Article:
Navy Lieutenant Wes Van Dorn raised concerns for years about the safety of the MH-53E helicopters in his squadron. Aging equipment and shoddy maintenance plagued the entire fleet for years, which he believed seriously jeopardized the lives of his crew. Tragically, he was proven correct when faulty wiring sparked a fire in his helicopter, causing it to crash off the coast of Virginia on January 8, 2014. LT Van Dorn, LT Sean Snyder, and Petty Officer Brian Collins all died from their injuries.
Related: Still No Finish Line in Sight for the F-35
Another year has passed, and the F-35 program is still failing to live up to expectations. The Project On Government Oversight wades through the complicated and sometimes vague language of the latest annual report by the Pentagon’s testing office, and provides the larger context.Read more
This incident is a tragic case-study that places into clear relief many of the issues we have been raising for decades. The 53-series helicopters have been described by some as the deadliest aircraft in the United States inventory. Many of them have been pressed far beyond their anticipated service life because three programs intended to replace the MH-53’s mine countermeasure missions failed. Maintenance troubles have also plagued the program, in part because the services often prefer to spend funds on the latest over-budget piece of gadgetry rather than adequately providing for the upkeep of what is in service today.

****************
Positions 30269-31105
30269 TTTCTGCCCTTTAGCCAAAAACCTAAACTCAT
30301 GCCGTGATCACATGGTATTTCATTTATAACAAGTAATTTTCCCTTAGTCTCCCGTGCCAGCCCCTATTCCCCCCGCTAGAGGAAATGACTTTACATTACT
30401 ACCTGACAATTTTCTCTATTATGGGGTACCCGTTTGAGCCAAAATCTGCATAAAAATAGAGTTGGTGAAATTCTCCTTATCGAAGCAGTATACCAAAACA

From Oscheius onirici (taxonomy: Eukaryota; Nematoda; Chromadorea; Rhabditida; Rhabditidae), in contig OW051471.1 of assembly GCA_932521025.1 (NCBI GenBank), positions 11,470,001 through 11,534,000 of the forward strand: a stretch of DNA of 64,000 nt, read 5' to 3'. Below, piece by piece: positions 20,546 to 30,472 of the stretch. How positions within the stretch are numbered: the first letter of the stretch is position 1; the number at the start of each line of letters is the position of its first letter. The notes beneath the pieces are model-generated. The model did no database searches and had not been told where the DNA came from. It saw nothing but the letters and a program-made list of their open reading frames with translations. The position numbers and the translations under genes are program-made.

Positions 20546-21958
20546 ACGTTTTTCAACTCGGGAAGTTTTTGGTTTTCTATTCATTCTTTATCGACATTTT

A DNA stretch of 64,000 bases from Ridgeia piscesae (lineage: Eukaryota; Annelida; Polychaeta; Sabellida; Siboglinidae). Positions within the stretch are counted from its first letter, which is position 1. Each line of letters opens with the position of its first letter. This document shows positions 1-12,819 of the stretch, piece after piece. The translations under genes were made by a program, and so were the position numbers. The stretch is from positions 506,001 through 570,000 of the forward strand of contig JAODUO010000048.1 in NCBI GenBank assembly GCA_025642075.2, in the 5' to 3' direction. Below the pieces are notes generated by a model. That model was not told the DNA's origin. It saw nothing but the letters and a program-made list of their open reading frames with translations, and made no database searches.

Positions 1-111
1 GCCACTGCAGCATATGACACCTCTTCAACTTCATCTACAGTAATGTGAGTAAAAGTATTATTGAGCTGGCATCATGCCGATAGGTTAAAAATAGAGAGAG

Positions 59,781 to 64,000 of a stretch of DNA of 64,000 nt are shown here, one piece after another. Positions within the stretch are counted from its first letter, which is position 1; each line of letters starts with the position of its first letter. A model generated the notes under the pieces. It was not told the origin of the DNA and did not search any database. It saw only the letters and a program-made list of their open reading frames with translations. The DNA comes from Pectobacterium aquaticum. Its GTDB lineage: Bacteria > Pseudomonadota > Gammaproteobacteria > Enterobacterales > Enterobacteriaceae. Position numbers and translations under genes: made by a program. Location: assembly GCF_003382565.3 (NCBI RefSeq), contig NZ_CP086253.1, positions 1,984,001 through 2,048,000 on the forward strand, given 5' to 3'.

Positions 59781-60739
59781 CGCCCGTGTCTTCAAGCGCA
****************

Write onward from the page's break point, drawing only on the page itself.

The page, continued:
This episode of the Pentagon Labyrinth features interviews with Nicole Van Dorn, LT Van Dorn’s widow, and Zachary Stauffer, director and producer of the new documentary film Who Killed LT Van Dorn.
The Center for Defense Information at POGO aims to secure far more effective and ethical military forces at significantly lower cost.